The three series of dot signals are fed to head driving means 49 and 52 and then are converted into analog head driving voltage. This head driving voltage causes the group of ink-jet heads to eject ink drops toward the recording paper 55 running in the primary scanning direction, thus painting three rows of ink dots. The same procedure described above is replicated for the other colors. Therefore four lines of different color, namely cyan, magenta, yellow and black, each line of which is constructed from three rows of the same color ink dots, are simultaneously painted. As a result, a dot matrix of three possible positions on the row and column constructing one picture element is filled with four different colors of ink dots by the motion of the head assembly 56 in the secondary scanning direction by steps of one scanning pitch equal to three times a dot's size, so as to compose the complex colors.
Details of the structure and color printed ink dot patterns of the above color image information processing apparatus 2 and color printer 3 are disclosed in copending U.S. patent application Ser. No. 346,908 filed Feb. 8, 1982, the disclosure of which is incorporated herein by reference.
The image processed by the color image information processing unit 2 will be confirmed by the use of a television monitor and furthermore can be reformed following observation of the image displayed so as to reproduce a desirable image. Furthermore by memorizing processed image information signals into the memory 35, a plurality of identical images can be reproduced.
According to the present invention, an improved color reproducibility can be obtained by the use of combinations of inks of yellow, magenta and cyan dyes to be described below as well as by the use of non-linear masking techniques described previously.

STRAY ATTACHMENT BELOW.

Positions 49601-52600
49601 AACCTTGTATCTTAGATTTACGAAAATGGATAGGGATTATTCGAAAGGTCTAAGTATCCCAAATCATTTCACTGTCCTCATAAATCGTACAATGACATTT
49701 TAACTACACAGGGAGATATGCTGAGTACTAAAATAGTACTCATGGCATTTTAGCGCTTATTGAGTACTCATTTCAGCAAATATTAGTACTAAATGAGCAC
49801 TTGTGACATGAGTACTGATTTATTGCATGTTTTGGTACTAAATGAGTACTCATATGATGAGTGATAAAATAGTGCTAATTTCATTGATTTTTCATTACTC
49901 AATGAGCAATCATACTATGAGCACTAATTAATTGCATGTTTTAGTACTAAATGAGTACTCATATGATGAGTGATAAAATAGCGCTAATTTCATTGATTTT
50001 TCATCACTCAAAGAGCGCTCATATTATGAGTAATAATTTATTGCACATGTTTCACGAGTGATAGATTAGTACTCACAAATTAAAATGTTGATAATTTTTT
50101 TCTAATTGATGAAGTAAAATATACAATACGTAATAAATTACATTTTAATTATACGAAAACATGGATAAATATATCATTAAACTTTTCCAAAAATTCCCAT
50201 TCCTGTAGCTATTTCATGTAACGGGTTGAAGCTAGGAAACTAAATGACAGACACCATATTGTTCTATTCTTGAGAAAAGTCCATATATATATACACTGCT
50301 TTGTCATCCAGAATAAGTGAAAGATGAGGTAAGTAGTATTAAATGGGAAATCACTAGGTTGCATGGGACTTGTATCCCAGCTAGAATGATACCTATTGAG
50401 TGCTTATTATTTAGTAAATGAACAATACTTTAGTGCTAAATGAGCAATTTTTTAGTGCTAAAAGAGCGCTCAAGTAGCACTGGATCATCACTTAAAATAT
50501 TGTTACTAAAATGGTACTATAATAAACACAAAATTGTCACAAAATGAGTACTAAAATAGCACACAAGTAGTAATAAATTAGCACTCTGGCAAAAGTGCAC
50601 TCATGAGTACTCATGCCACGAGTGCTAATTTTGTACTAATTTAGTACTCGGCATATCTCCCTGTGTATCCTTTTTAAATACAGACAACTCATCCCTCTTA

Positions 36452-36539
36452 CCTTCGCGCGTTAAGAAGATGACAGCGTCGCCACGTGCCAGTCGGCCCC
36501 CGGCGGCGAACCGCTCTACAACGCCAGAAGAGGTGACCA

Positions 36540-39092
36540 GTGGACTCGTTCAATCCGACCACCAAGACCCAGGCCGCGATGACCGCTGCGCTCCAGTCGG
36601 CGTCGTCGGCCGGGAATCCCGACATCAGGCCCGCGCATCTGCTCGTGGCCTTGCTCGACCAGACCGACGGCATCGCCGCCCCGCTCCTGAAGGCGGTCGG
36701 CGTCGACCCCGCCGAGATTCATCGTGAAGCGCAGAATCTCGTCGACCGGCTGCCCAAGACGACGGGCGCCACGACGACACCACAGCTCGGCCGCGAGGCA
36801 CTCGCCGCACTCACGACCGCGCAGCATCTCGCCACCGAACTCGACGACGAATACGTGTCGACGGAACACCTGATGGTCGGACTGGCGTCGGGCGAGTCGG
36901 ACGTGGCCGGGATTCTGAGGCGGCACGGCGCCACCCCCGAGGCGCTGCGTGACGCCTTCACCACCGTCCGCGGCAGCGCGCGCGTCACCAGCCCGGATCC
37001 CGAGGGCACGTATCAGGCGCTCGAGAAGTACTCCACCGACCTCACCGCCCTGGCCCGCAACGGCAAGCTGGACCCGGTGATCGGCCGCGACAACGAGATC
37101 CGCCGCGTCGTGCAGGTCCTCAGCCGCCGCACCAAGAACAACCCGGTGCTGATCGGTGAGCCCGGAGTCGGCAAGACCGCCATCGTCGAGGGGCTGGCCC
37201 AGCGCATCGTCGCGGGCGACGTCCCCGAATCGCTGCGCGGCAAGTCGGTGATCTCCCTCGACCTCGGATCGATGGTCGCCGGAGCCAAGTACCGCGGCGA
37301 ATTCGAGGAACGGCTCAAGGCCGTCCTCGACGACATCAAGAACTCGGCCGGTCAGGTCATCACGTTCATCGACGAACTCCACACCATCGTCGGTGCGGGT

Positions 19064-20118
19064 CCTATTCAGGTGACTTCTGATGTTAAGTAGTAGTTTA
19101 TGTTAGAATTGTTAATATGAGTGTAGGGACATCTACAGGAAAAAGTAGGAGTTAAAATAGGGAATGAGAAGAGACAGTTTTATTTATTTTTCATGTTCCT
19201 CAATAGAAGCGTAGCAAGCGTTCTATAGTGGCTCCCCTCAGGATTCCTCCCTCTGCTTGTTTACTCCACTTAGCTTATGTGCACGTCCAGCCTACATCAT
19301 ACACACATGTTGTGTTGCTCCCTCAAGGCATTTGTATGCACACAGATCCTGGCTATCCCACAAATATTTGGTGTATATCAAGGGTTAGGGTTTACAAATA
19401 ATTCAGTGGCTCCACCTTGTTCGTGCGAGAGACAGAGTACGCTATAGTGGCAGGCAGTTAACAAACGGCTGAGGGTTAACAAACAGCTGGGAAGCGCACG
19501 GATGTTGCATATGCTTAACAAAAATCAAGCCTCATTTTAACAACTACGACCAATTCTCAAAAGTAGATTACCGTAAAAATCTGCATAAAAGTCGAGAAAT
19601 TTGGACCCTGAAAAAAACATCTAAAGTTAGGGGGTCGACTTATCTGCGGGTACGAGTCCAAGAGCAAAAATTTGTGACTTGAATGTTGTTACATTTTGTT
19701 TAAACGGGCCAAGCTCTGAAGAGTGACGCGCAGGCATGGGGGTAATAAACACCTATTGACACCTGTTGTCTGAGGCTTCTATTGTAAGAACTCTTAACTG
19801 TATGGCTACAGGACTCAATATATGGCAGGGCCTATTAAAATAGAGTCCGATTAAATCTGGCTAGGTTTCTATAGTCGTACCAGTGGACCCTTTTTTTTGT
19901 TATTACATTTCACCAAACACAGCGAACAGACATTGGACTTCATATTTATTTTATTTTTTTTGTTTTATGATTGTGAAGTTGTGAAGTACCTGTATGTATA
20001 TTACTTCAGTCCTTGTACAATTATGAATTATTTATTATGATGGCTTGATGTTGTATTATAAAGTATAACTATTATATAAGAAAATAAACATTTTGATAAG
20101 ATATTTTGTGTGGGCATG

Examples of yellow ink are aqueous inks comprising a yellow dye of the formula [I] ##STR2## wherein R1 is amino or acylamino (e.g. acetylamino), R2 is phenyl, phenyl substituted by chlorine, alkoxy, alkyl, sulfo or carboxyl, C1-4 lower alkyl or lower alkyl substituted by sulfo or carboxyl, R3 is C1-4 lower alkyl or phenyl, X1 is halogen (e.g. chlorine), C1-4 lower alkyl, C1-4 alkoxy, sulfo, carboxyl, amino, substituted amino (e.g. acetylamino), cyano, C1-4 alkylsulfonyl, nitro, hydroxyl, ureido or alkoxycarbonyl, j is 0, 1, 2 or 3, provided that when j is 2 or 3, X1 can be the same or different, and the number of sulfo groups is 1-3.
Examples of magenta ink are in aqueous ink comprising magenta dye of the formula [II-a], [II-b] or [II-c]: ##STR3## wherein R4 is cyano, C1-4 alkylsulfonyl, arylsulfonyl (e.g. phenylsulfonyl, p-chlorophenylsulfonyl or p-chlorophenylsulfonyl), trifluoromethyl, trichloromethyl or halogen (e.g. chlorine or bromine), R5 is amino, acylamino (e.g. acetylamino), substituted ureido (e.g. with alkyl, C1-4 alkoxy, or acyloxy), R6 is hydrogen, C1-4 lower alkyl, phenyl or ceyl (e.g. acetyl or benzoyl), and k is 0 or 1. ##STR4## wherein R7 is hydrogen, acyl (e.g. acetyl or benzoyl), C1-4 lower alkyl or phenyl, X2 is halogen (e.g. chlorine or bromine), C1-4 lower alkyl, C1-4 alkoxy, sulfo, carboxyl, amino, substituted amino (e.g. acetylamino), cyano, C1-4 alkylsulfonyl, nitro, hydroxyl, ureido or C2-5 alkoxycarbonyl, l is 0 or 1, and m is 0, 1, 2 or 3, provided that when m is 2 or 3, X2 can be the same or different. ##STR5## wherein R8 is hydrogen, C1-4 lower alkyl or phenyl, R9 is hydroxy, C1-4 lower alkyl, phenyl, C2-5 alkoxycarbonyl, carboxyl or cyano, X3 is C1-4 lower alkyl, halogen (e.g. chlorine or bromine), C1-4 alkoxy, carboxyl, cyano, hydroxyl or nitro, X4 is hydrogen or C1-4 lower alkyl, n is 1, 2 or 3, and p is 0, 1, 2, 3 or 4 provided than when p is 3 or 4, X3 can be the same or different.
An example of such a cyan ink is an aqueous ink comprising a cyan dye of the formula [III] ##STR6## wherein q is 1 to 4.
In the compounds of formulae [I], [II-a], [II-b], [II-c] and [III], the sulfo group can be an alkali metal salt such as a sodium or potassium salt, an ammonium salt or an organic amine salt such as triethylamine, pyridine or triethanolamine salt.
The preferred groups in the compounds of formula [I] are amino for R1, phenyl or phenyl substituted by sulfo or chlorine, or sulfoalkyl, most preferably phenyl or phenyl substituted with chlorine or sulfo for R2, methyl or phenyl for R3, and chlorine, C1-3 lower alkyl (e.g. methyl or ethyl) or sulfo for X1. The number of sulfo groups in the compound of formula [I] is preferably 1 or 2.